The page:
Once ta rest has been presented, we can use this song for practice and try reading the rhythms with their rhythm syllables and making no sound on the rests.

In level 3 we worked on creating musical transitions from one song to the next to make our lessons seamless. I love to use a rhythmic transition from this song to "Pitter Patter" which I first found in one of John Feierabend's books. I play the "eraser game" transforming "Cut the Cake" into "Pitter Patter" by erasing beats 3 and 4 of the 1st and 3rd line and changing them to ti-ti's. The 2nd and 4th lines stay the same!


 Have you used either of these two songs in your ta rest concept plan? What are your favorite ta rest songs?




19 comments:

  1. Lovely post Lindsay, but it says the video is private so unfortunately I can't see it. I love the slides though:-)

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    1. Thanks for letting me know! It was my first time trying to upload my own YouTube video. Hope it works now!

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  2. I've been using this book for years. It's a wonderful resource for singing and dancing games. I love how you have been making the songs into teacher resources!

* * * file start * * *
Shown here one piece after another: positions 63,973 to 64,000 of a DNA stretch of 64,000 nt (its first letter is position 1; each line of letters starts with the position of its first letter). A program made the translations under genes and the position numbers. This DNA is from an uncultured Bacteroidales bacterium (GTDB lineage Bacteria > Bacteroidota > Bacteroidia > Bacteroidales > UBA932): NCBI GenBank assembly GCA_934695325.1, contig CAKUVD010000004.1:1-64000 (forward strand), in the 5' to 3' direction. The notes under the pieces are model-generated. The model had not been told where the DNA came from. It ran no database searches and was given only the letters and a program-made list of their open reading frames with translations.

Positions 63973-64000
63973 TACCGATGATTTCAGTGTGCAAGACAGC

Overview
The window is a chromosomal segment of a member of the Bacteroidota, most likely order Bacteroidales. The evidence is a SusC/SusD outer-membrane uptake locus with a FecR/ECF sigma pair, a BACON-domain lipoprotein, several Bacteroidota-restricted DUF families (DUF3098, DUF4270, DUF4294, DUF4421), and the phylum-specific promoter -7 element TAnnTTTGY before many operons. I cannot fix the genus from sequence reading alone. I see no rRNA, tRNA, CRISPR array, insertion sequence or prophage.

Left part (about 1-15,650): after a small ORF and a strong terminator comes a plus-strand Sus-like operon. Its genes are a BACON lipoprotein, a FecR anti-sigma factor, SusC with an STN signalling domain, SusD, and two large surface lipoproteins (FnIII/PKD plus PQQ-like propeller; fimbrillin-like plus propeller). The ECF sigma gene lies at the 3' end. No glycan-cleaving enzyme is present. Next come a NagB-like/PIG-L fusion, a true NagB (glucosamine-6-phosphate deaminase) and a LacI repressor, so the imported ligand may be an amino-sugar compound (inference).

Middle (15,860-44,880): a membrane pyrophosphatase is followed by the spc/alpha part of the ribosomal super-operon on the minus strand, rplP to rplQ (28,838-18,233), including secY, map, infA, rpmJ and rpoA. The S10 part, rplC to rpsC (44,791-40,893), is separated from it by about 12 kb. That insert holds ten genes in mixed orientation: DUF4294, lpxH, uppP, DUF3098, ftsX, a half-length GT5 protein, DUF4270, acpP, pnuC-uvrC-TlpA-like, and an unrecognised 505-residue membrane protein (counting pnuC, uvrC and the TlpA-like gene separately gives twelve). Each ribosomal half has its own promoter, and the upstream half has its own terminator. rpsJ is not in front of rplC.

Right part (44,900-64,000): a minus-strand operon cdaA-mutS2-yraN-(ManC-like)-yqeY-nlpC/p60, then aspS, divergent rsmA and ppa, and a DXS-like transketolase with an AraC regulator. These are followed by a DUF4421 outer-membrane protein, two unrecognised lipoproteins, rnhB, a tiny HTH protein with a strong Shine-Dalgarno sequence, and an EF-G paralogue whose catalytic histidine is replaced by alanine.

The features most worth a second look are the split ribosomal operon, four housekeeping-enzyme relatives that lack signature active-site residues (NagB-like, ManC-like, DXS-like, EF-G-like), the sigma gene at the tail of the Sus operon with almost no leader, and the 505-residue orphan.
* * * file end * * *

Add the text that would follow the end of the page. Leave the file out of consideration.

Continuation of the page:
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    1. Thank you so much! I am so glad that others find it useful!

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  3. Great post! My students love Cut the Cake. I have a trick for slowing down the kids running around the circle. (Well, it's not MY trick, I think I got it from Lamar Robertson at a workshop years ago.) When the kids pass each other they must stop, shake hands and say to one another: "Good morning, good afternoon, good night!" Then they can continue running. If one of them forgets they are automatically disqualified!

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    1. My room isn't very large, so this would be a great way to avoid too much momentum :)

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    2. Thank you Tanya for the tip! Great idea!

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    3. I get my students to skip instead of the running.

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  4. I had this book at my previous school, and really miss it at my current school! Thanks for a reminder of a great activity!!